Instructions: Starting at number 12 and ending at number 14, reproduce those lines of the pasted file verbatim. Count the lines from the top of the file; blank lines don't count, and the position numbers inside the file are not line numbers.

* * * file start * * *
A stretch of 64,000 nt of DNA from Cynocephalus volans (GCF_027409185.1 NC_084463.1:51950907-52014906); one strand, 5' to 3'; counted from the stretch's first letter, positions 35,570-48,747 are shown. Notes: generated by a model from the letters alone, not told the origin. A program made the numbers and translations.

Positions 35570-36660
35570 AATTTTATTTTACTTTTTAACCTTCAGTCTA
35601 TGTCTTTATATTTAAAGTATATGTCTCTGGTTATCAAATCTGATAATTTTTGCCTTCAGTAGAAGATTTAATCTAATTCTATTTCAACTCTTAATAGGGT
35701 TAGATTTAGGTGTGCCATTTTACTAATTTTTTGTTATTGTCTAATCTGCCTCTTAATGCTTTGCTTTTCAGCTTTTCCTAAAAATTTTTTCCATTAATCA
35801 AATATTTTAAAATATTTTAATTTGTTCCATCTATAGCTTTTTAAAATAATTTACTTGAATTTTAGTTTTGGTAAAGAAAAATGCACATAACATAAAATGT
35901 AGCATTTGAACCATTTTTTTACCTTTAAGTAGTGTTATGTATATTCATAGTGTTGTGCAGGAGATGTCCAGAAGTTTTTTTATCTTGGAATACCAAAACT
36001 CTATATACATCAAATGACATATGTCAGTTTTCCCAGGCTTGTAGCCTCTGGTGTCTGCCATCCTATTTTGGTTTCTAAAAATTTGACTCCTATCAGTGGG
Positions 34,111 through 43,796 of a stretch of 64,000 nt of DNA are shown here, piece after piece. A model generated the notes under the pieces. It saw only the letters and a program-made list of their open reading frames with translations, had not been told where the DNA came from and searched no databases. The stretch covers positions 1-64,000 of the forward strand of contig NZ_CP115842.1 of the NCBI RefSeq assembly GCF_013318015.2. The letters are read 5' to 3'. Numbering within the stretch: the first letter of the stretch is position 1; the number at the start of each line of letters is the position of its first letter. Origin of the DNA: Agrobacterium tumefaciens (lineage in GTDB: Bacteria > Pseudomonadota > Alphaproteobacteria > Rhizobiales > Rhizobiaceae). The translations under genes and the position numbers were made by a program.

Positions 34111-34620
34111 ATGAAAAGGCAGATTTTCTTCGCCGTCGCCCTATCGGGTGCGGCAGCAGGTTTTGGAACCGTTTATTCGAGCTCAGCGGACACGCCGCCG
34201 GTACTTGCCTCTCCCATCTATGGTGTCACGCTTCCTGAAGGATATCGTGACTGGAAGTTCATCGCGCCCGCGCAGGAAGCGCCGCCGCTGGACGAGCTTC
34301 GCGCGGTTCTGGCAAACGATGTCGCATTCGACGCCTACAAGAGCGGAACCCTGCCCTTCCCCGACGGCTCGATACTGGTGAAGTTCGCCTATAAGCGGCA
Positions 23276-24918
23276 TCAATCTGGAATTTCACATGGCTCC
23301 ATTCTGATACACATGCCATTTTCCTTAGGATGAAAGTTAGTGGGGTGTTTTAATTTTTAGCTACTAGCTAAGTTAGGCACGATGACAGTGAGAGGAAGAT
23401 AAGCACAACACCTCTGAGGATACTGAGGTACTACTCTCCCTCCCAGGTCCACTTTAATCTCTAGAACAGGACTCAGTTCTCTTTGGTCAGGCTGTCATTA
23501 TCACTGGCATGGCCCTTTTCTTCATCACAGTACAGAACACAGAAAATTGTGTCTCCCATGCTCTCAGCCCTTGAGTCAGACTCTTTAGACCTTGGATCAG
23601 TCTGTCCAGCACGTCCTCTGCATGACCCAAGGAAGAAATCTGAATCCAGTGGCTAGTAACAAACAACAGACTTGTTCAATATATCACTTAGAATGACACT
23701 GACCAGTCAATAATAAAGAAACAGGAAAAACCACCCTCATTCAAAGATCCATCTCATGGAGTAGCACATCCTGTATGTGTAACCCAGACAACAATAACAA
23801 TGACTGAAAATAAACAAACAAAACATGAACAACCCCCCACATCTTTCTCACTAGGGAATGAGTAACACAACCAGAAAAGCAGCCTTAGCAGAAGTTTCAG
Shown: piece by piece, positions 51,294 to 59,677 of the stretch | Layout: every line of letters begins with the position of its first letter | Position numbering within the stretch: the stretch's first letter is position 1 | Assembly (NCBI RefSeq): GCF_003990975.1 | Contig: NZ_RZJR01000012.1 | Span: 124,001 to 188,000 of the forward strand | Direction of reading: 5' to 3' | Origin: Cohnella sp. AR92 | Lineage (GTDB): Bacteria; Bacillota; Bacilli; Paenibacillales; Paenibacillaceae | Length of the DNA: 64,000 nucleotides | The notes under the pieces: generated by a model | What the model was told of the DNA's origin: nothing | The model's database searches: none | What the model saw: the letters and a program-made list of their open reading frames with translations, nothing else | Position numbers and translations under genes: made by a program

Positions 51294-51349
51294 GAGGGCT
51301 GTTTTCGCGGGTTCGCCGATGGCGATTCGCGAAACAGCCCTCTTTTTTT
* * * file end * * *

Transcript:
34201 GTACTTGCCTCTCCCATCTATGGTGTCACGCTTCCTGAAGGATATCGTGACTGGAAGTTCATCGCGCCCGCGCAGGAAGCGCCGCCGCTGGACGAGCTTC
34301 GCGCGGTTCTGGCAAACGATGTCGCATTCGACGCCTACAAGAGCGGAACCCTGCCCTTCCCCGACGGCTCGATACTGGTGAAGTTCGCCTATAAGCGGCA
Positions 23276-24918